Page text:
Strada delle 52 gallerie (Road of 52 galleries) is a military trail built during World War I on the massif of Pasubio (Vicenza, Italy). This extremely dangerous track winds between nozzle Campiglia (1,219 m) and the gates of Pasubio (1,934 m) crossing the southern side of the mountain. The track was built in this position to be away from the Austro-Hungarian artillery fire, with its pinnacles, deep canyons and sheer rock faces.
This trail crossed the area of Pasubio and was the theatre of a series of bloody battles, for which reason it was christened the "Sacred Area of Italy", in remembrance of the many soldiers who died there. Along the trail are preserved many memories of these tragic wartime events: in particular, the Road of Heroes (Strada degli Eroi) which was almost entirely excavated in the rock, to allow supplies to be brought to the Pasubio front from behind the lines, safely protected from the fire of the Austrian artillery. Troup movements and protection plus dominance of the strategically important valley below were the reasons for such a challenging undertaking. What makes it famous are the stunning views and the legend says that you can’t just go there only once. The true surprise that people most often don’t expect when coming to this place is the huge difference of temperature from the bottom to the top, and even from halfway to top.
The road was a masterpiece of military engineering and bold (33 th Company was built by the Italian Army with the help of six centuries of workers), considering the conditions and the times in which it was constructed, and the rapidity of performance: Work began on February 6, 1917 and was concluded in November 1917. It was considered a military engineering marvel and was constructed in just 10 months under the guidance of Lieutenant Joseph Zappa. Its implementation was of great strategic importance because it allowed communication and transfer of supplies from the base to the summit area of Mt.Pasubio. It is one of the best high level paths in the Dolomites and walking it is a memorable experience.
During the First World War the front line between the Italian and Austro-Hungarian forces ran through the Dolomites. Monte Pasubio was a crucial stronghold for the Italians. They had to hold the mountain, but their supply lines to the mountain were being shelled and were subject to avalanches [on one day, the 13th December 1916, known as 'White Friday', 10,000 soldiers were killed by avalanches in the Dolomites]. The answer to the Italian Army's problems was the Strada delle 52 Gallerie. Never underestimate this track! Strada delle 52 gallerie is also the starting point of 2 very challenging old military roads of the zone: Strada degli Scarubbi and Strada degli Eroi.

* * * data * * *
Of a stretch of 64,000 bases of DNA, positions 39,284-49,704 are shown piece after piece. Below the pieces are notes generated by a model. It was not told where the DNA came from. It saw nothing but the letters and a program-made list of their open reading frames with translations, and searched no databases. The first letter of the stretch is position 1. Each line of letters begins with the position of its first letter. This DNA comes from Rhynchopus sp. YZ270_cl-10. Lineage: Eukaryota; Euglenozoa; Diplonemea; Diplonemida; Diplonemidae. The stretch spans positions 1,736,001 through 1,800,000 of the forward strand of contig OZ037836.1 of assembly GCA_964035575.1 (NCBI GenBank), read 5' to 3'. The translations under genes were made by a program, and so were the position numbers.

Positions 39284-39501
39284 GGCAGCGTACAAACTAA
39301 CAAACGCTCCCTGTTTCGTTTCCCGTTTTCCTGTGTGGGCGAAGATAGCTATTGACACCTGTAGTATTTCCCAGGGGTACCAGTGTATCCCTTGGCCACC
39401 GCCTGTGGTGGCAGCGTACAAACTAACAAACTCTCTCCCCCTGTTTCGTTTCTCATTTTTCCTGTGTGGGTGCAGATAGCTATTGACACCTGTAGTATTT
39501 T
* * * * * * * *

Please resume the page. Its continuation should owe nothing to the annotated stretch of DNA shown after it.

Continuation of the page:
Its implementation had strategic importance because it allowed communication and supply from the back to the summit area of the Italian Pasubio where ran the first line of enemy fire and the shelter throughout the year, unlike the stock of Scarubbi, access by motorized vehicles, but in conditions far more hazardous under the blows of the Austrian guns, and only during the summer. It shouldn’t be attempted in the winter because of dangerous conditions and the possibility of snow blocking the tunnels. A headlamp or a flashlight is a necessity. The starting point is at the Ossuary Monument of Pian delle Fugazze, with the monument dedicated to the soldiers who died on the Pasubio Plateau. From here, descend 3 kilometres to the Ponte Verde junction and take the unsurfaced road to Colle Xomo. There is an information board at the start of the walk, with a small section in English. Each tunnel is numbered and at intervals there are more boards giving information on the next few tunnels.